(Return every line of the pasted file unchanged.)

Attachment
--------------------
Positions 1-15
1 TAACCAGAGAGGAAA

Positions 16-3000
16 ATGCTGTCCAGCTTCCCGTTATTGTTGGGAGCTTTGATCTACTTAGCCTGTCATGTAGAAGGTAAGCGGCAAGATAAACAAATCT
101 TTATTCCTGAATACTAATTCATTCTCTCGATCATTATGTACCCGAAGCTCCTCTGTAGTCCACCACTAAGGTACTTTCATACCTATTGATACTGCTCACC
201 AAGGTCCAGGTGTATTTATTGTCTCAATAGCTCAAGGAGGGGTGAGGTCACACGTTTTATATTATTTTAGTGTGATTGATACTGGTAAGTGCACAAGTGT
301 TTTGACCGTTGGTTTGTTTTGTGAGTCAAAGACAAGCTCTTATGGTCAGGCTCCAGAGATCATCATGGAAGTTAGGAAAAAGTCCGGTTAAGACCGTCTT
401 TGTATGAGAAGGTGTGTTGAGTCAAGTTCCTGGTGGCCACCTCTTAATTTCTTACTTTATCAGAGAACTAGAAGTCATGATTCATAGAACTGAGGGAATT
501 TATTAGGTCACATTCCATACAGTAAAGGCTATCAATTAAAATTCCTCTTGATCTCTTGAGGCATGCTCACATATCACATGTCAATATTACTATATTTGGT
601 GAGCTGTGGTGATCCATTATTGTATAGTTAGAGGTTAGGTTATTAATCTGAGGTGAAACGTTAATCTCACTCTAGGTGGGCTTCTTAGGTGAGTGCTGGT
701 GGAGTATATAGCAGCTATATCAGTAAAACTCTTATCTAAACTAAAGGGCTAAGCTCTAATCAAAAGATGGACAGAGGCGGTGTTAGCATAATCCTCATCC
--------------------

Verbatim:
Positions 1-15
1 TAACCAGAGAGGAAA

Positions 16-3000
16 ATGCTGTCCAGCTTCCCGTTATTGTTGGGAGCTTTGATCTACTTAGCCTGTCATGTAGAAGGTAAGCGGCAAGATAAACAAATCT
101 TTATTCCTGAATACTAATTCATTCTCTCGATCATTATGTACCCGAAGCTCCTCTGTAGTCCACCACTAAGGTACTTTCATACCTATTGATACTGCTCACC
201 AAGGTCCAGGTGTATTTATTGTCTCAATAGCTCAAGGAGGGGTGAGGTCACACGTTTTATATTATTTTAGTGTGATTGATACTGGTAAGTGCACAAGTGT
301 TTTGACCGTTGGTTTGTTTTGTGAGTCAAAGACAAGCTCTTATGGTCAGGCTCCAGAGATCATCATGGAAGTTAGGAAAAAGTCCGGTTAAGACCGTCTT
401 TGTATGAGAAGGTGTGTTGAGTCAAGTTCCTGGTGGCCACCTCTTAATTTCTTACTTTATCAGAGAACTAGAAGTCATGATTCATAGAACTGAGGGAATT
501 TATTAGGTCACATTCCATACAGTAAAGGCTATCAATTAAAATTCCTCTTGATCTCTTGAGGCATGCTCACATATCACATGTCAATATTACTATATTTGGT
601 GAGCTGTGGTGATCCATTATTGTATAGTTAGAGGTTAGGTTATTAATCTGAGGTGAAACGTTAATCTCACTCTAGGTGGGCTTCTTAGGTGAGTGCTGGT
701 GGAGTATATAGCAGCTATATCAGTAAAACTCTTATCTAAACTAAAGGGCTAAGCTCTAATCAAAAGATGGACAGAGGCGGTGTTAGCATAATCCTCATCC